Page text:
A relationship can also be said to exist when a responsibility has been assumed. An example would be the case of Stone v Dobinson  1 Q. B. 354, where the defendants took home the infirm sister of one of them. She did not feed herself properly and eventually died. The defendants were convicted of manslaughter after assuming responsibility by taking her into their home and not calling aid for her (Supra Clarkson & Keating, p. 97-8).
A relationship can also be said to ensue from a relationship due whereby duty is assumed by contract, imposed by statute, or where the defendant himself created a dangerous situation, and was thus under a duty to attempt to remedy it (Supra Clarkson & Keating, p. 100-4). The more contentious argument however is the one whereby there is no closeness of relationship between the parties, and there is no danger to the party to provide aid. Let us consider two hypothetical scenarios.
The first case is where a child, A, is drowning in a shallow pool of water, and only B is in the vicinity at that instant, and the second case is where A is drowning in the same shallow pool of water, but there are many people, C, D, E and F in the vicinity. English common law takes the stance that the stranger or strangers are under no duty to act. Although I find this extremely unjust, there must be a reason why the law has not changed for so long. In the first case, although there may be no danger to B, B could suffer a detriment by saving A.
He could ruin his brand new designer suite by getting it wet, or be late for his date with his girlfriend. Albeit trivial, B still suffers a detriment. Firstly, if B knew that if he damaged his suit, and he knew that it would be impossible for him to claim damages, why would he do it? It would be unfair for the law to impose this duty on him, where he suffers a detriment, and then can not claim damages. Or if he lets A drown as he did not want to be late for his date, as he was perpetually late, and there was a possibility that she would break up with him if he was late again.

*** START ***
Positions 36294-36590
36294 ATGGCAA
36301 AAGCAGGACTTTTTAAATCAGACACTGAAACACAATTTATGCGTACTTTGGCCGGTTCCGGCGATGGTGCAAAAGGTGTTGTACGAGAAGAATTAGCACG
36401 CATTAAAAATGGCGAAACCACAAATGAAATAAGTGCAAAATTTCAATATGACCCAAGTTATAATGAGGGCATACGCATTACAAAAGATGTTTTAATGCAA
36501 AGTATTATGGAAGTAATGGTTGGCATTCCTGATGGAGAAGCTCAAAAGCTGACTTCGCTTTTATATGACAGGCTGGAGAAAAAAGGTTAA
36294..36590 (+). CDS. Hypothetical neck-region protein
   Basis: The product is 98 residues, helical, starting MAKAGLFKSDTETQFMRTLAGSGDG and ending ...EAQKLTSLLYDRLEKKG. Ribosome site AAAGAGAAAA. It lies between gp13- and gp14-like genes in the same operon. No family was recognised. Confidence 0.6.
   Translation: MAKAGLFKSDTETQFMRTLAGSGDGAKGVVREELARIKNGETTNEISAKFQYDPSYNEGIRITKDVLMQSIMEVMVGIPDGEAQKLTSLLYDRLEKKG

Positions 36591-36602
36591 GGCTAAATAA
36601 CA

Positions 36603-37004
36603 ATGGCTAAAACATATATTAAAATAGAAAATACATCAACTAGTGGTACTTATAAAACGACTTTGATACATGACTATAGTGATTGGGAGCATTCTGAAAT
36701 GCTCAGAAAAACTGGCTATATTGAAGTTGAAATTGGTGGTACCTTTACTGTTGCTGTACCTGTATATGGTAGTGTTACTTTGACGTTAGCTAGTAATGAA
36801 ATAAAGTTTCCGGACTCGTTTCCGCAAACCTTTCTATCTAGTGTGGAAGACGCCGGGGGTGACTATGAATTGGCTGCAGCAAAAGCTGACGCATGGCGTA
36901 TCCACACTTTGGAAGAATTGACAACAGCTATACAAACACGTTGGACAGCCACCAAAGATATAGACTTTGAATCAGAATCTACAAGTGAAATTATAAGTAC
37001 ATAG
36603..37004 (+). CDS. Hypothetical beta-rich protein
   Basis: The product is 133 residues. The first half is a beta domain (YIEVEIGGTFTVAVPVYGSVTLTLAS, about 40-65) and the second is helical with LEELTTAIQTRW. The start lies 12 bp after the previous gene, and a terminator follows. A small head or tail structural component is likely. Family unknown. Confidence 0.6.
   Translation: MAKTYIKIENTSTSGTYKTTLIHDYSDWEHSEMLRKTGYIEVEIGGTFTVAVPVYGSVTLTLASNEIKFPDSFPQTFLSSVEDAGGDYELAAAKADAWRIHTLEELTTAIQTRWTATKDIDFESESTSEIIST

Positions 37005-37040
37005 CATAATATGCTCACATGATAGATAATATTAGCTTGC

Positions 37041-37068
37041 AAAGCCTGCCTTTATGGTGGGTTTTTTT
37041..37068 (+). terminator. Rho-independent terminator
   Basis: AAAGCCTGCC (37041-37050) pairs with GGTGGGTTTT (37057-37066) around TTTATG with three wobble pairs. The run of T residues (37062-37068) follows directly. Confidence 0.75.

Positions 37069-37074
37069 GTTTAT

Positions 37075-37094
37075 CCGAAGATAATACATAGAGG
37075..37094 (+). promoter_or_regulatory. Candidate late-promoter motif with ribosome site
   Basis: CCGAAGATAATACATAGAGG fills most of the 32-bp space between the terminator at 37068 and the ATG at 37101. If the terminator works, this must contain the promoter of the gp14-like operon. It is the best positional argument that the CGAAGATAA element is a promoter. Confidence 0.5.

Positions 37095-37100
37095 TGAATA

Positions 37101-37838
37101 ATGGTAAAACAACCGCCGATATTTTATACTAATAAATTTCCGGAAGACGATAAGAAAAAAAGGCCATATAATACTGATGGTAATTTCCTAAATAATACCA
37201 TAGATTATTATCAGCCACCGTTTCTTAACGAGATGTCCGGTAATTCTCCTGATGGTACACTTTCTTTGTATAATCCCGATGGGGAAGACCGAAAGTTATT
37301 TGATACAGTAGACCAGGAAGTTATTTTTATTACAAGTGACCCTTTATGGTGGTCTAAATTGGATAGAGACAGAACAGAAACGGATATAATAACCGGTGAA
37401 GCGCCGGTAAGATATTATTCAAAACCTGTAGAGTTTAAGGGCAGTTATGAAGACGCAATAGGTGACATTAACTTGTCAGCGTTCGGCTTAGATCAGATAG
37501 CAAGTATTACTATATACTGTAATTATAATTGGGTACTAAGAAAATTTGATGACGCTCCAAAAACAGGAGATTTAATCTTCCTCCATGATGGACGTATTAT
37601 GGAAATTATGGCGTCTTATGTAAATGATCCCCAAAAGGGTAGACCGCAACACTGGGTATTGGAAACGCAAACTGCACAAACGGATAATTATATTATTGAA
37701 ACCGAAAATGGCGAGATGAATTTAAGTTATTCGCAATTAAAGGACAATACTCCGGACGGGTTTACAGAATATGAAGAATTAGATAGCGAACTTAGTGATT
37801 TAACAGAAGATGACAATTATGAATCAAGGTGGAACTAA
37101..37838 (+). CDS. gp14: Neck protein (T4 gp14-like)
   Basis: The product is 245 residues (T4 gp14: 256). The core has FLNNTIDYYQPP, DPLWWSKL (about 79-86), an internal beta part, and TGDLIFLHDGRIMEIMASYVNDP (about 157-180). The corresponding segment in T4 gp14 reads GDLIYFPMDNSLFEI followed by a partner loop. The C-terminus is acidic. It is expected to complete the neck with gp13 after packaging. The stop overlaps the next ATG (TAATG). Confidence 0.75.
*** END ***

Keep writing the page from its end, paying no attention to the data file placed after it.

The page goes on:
Would that be a valid defense? That would make it a subjective test, which would create more problems. Would someone else who was not wearing a brand new designer suit be liable? Or if someone who was not in a rush for date? The possibilities are endless and the situation becomes too complex when too many variables are considered. In the second case, if C were late for a meeting and D were late for a football match, and if E were drunk and F hydrophobic, who would be held liable? It would be impossible to argue the case.
Take for example a case where no danger or detriment exists. Suppose X is having dinner on the terrace of a restaurant. Only X and an old man are there. The waiters are all in the kitchen. Suppose the old gentleman suffers a heart attack, and he tries to reach for his pills which are just out of his reach on the table. X chooses to sit back and watch. Just then, a waiter appears and notices the old man having a heart attack and rushes to give him the pills. However, it is too late and the old man dies.
The medical reports reveal that if his pills were offered to him earlier, he would have survived. The waiter acts as a witness that X was able to provide the pills, but simply chose not too. Although it would seem extremely unreasonable, it would be unreasonable for the law to draw up specific laws for heart attacks, saving drowning children and so on. Although in certain cases may seem unreasonable where criminal liability is not the result, I think for convenience's and objectivity's sake, the law has maintained its stance regarding criminal liability for omissions.